Stanford Professor Clifford Nass has been studying computer-human interactions for years. He and fellow researchers noticed that even technically sophisticated people tend to react to computers as if they were human. For instance, when the car manufacturer BMW installed advanced navigational computers in some of its cars a decade ago, it had to recall them. Not because the devices didn’t work well, they worked just fine. But the company received too many irate phone calls from German males who insisted they would never take directions from a woman. It didn’t matter that it was just a woman’s voice, that the computer was gender-neutral. The device/voice had to be changed.
The researchers also noted that if people used a teaching program on a computer for a half an hour and then were asked to asked to evaluate the program, the results depended on what computer they used. If it was the one they used for the instruction the marks were more favorable than if they did the evaluation on another machine. It was almost as if the evaluators didn’t want to hurt the computer’s feelings.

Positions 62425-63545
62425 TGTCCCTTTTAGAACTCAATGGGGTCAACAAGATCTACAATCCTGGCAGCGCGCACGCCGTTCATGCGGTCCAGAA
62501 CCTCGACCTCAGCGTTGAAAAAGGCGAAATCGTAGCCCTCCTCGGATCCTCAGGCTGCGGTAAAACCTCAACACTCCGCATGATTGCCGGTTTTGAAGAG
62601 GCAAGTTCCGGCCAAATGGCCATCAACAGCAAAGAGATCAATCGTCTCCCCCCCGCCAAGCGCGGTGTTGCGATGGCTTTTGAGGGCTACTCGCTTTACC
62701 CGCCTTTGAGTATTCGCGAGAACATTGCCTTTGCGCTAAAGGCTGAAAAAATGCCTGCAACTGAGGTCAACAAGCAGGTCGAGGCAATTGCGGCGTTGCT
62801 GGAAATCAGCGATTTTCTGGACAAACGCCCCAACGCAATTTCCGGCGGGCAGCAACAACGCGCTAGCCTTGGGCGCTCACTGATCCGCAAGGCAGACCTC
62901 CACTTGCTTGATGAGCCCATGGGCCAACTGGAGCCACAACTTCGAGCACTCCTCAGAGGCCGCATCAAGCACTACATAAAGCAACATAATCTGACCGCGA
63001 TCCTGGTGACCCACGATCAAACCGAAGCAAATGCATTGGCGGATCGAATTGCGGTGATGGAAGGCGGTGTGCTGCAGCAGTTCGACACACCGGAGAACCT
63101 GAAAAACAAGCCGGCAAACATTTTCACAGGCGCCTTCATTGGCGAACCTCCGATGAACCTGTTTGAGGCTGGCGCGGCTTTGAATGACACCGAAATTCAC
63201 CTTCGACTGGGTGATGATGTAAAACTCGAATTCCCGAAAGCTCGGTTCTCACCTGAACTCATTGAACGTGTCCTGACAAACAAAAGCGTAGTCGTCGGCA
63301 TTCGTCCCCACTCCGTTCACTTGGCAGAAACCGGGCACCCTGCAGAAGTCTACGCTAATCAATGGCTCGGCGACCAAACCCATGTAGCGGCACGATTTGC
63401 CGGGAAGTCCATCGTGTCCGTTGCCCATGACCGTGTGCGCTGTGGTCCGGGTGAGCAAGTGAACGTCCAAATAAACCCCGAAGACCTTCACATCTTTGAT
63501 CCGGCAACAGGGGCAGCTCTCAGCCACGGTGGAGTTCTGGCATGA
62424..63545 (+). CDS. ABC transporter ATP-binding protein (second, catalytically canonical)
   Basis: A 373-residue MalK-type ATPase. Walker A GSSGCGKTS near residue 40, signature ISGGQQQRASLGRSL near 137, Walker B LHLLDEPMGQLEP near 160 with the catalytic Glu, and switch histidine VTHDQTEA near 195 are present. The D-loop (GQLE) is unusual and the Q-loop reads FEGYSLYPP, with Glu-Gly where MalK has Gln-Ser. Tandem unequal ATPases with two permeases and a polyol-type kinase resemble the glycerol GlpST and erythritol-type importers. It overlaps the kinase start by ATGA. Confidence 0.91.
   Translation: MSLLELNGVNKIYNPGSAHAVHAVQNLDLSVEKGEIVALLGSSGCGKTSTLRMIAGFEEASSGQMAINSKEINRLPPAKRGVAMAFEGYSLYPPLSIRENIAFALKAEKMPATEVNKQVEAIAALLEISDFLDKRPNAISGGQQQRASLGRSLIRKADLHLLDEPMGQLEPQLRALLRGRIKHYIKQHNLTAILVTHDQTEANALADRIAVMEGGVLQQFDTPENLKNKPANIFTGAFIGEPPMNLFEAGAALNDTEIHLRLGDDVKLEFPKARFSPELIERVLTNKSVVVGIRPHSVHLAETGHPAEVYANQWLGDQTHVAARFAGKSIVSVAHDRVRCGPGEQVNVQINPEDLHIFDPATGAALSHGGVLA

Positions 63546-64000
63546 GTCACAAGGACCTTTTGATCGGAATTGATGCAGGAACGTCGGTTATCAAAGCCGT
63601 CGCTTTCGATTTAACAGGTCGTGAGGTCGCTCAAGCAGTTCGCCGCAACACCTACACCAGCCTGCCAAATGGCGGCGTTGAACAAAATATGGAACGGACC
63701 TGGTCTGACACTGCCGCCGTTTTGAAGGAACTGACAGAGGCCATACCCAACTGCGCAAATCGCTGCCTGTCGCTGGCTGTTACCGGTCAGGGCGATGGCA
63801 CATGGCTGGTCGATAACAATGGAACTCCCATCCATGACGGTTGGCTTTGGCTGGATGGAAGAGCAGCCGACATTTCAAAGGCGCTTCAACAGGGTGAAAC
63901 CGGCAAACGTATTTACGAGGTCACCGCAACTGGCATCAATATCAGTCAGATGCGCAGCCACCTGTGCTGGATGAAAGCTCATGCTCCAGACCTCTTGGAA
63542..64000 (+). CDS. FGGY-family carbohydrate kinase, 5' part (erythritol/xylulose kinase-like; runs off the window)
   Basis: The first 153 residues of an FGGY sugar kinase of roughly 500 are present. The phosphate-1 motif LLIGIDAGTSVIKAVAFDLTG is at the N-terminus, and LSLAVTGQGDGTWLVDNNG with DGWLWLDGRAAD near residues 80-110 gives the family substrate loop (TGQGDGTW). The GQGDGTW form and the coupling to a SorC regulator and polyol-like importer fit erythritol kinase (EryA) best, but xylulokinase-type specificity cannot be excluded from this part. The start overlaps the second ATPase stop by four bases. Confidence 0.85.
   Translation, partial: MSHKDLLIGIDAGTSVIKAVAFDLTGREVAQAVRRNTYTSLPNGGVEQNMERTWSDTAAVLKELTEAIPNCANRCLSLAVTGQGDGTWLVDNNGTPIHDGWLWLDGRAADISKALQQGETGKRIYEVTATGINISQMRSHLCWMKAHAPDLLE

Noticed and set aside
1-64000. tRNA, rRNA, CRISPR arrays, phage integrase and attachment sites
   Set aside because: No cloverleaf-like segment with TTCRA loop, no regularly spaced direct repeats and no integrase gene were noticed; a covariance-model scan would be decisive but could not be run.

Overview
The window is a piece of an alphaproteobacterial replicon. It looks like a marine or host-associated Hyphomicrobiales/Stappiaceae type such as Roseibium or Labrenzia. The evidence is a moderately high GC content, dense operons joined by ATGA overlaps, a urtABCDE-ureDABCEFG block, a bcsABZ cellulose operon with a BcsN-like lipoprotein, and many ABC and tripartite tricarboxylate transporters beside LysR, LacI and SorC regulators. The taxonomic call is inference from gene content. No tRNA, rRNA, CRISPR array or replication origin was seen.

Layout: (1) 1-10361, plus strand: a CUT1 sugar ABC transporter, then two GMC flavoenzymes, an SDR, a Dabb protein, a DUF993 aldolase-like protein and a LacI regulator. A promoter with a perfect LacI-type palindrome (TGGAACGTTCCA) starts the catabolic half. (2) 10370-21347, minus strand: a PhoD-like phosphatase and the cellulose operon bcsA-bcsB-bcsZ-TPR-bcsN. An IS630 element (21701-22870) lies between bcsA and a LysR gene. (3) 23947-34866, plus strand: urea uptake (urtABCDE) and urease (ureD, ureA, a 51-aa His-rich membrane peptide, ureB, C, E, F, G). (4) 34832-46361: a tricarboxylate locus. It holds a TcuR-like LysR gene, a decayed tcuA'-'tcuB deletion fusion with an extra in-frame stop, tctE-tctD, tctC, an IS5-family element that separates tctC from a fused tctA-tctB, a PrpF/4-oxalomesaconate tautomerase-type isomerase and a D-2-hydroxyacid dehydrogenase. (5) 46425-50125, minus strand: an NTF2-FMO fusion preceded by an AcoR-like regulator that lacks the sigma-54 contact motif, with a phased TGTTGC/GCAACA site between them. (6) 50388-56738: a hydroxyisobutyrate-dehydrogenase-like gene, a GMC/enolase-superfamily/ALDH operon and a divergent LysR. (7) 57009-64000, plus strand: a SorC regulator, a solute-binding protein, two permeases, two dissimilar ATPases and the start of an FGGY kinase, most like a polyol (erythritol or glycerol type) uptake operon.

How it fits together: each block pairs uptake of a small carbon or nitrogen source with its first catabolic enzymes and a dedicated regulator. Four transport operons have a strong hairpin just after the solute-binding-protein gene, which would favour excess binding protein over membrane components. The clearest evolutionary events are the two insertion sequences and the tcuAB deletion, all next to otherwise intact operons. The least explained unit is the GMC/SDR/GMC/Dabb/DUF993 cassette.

So developers have been trying to make computers seem more friendly and trustworthy by building on this human tendency. Nass believes in some cases they’ve done a remarkable job. In a recent Wall Street Journal article he writes,
Indeed, we may be reaching the point which our technologies are actually more socially effective that our colleagues…. It would be ironic if in the future, people will be turning to computers to learn how to win friends and influence people rather than the other way around.
I’m keeping an open mind on this. I know plenty of humans who aren’t that socially adept, but I haven’t yet interacted with computers who are that sophisticated. When I encounter a phone menu I appreciate friendly computer voices, but I usually try to get to a real person as soon as possible. That doesn’t mean I doubt Nass’s word. Eventually I plan to read more about his work in his upcoming book, The Man Who Lied to His Laptop.
What do you think?